However, the new drug reform is not set to change this in any way. The reforms only apply to cases where a person is believed to be trafficking drugs or stands to be accused of aggravated possession.
Who decides whether a person should be tried criminally or not?
Just as has been the case for several years, the newly-proposed laws place the onus on the magistrate to decide which of the two routes – criminal court or drugs court – a person should face.
This decision depends on whether the magistrate believes that the accused’s actions were driven by their addiction and that they can genuinely benefit from rehabilitation.
If, on the other hand, the magistrate believes that the accused is trafficking drugs for reasons other than their own addiction, they may still be tried as drug traffickers in the same way as they are today.
The punishment for trafficking and possession with intent is also not set to change under these new provisions.
The war on drugs
More broadly, the proposed changes appear to follow a global trend away from the much-vaunted war on drugs policies that dominated the world’s approach to drugs throughout the end of the 20th century.
A seminal 2011 report by the Global Commission for Drug Policy argued that “the global war on drugs has failed”, calling on governments to focus on rehabilitation strategies rather than criminalisation of drug users. United Nations and the World Health Organisation soon followed tack, saying that drug policy should be based on prevention and treatment, rather than criminal action.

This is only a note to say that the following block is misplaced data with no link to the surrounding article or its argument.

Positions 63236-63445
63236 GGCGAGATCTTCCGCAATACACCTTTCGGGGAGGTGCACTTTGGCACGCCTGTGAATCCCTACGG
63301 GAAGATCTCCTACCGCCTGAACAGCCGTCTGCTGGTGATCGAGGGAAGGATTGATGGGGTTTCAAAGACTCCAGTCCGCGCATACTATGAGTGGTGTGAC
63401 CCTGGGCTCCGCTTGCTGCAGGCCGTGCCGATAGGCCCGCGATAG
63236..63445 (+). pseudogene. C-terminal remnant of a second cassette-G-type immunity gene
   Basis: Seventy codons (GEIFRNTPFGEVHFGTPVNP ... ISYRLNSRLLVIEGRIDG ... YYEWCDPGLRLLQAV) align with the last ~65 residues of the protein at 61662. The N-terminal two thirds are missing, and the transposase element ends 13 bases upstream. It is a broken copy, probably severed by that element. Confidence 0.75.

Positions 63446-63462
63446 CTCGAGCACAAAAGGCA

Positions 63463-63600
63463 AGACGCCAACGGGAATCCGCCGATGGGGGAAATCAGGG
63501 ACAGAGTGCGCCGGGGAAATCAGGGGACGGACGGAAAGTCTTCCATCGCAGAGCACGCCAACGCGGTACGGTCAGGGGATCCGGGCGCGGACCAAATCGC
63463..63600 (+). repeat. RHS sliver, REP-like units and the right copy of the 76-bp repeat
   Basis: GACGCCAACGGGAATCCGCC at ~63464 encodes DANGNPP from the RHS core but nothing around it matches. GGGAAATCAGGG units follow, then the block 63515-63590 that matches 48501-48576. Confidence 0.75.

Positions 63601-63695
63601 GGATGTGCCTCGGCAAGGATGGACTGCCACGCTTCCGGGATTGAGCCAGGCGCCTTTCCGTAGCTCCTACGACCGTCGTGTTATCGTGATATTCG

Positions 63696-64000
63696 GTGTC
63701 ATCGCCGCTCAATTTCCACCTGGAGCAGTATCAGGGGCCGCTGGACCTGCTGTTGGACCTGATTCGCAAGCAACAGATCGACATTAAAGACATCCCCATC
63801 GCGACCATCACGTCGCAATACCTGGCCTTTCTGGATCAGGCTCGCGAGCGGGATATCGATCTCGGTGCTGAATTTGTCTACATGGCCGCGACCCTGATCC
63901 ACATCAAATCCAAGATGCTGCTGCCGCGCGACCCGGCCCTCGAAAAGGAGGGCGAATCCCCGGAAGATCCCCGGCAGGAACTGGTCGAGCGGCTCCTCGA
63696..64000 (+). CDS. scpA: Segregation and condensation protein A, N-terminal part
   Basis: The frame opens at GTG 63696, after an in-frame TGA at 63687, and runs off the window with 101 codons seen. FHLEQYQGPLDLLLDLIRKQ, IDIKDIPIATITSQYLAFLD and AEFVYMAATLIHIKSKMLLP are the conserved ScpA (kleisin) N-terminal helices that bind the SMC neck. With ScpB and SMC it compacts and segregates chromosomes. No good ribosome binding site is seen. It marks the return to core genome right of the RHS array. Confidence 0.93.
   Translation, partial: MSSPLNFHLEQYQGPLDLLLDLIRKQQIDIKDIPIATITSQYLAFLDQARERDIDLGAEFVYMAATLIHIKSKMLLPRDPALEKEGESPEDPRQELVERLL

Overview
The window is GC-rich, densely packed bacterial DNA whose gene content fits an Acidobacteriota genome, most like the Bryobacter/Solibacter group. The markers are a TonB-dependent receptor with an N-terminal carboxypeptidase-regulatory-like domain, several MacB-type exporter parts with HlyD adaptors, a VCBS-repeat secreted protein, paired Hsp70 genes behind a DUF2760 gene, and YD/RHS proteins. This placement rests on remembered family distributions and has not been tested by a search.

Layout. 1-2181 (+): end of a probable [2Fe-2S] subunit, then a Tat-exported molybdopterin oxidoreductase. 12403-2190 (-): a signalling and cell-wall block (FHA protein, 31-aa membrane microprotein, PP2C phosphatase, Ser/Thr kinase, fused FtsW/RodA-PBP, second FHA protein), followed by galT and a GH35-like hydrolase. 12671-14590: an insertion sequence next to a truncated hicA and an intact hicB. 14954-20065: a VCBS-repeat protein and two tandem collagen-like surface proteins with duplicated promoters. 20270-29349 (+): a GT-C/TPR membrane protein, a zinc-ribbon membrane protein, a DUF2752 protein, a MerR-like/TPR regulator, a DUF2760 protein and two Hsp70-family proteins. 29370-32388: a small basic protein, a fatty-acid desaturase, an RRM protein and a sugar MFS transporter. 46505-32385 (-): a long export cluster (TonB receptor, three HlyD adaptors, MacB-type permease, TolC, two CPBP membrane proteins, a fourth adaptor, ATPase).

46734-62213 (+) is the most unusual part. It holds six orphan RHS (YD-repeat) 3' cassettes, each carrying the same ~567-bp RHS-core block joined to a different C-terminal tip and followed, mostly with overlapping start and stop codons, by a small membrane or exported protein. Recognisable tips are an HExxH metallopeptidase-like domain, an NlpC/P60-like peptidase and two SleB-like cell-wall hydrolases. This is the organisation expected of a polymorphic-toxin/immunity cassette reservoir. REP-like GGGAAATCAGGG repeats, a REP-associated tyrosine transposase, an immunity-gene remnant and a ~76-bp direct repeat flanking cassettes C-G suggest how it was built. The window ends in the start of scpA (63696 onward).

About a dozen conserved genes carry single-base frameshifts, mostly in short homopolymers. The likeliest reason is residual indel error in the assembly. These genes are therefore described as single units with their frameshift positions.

Malta’s national drug policy for the next decade argues that the government has been “assisting” rather than punishing users in cases “related to possession of small amounts of illicit drugs for personal use”.
Drug experts’ reactions to the proposed reforms have been mixed so far. Anthony Gatt, director of Caritas, a foundation that runs several drug rehabilitation centres around the islands, told Times of Malta that the introduction of drug courts in past years has been a positive step, but expressed concern that the reform could give rise to abuse.
Meanwhile, Noel Xerri, CEO of Oasi Foundation, an organisation working with people with addiction issues, said that courts need to adopt a case-by-case approach, saying ““We don’t believe that the limits should go up, per se, but there should be more leeway for addicts who deal in drugs to be processed and get help first”.
The proposed reform does not increase the quantity of drugs that a person can carry for personal use.
The reforms will amend guidelines that the court uses to decide whether a person should be tried criminally or through a drug court (which typically leads to a person undergoing rehabilitation).
The decision will remain in the magistrate’s hands. Even a person caught with quantities within the new limits can be tried criminally if the magistrate does not believe that their actions were driven by their drug habit.
The reform is not proposing any change to the way a person believed to be maliciously trafficking drugs is handled.
The claim is therefore misleading as although the claim may, in itself, be partly or entirely true, it is presented in a manner that is not representative of the facts within a broader context.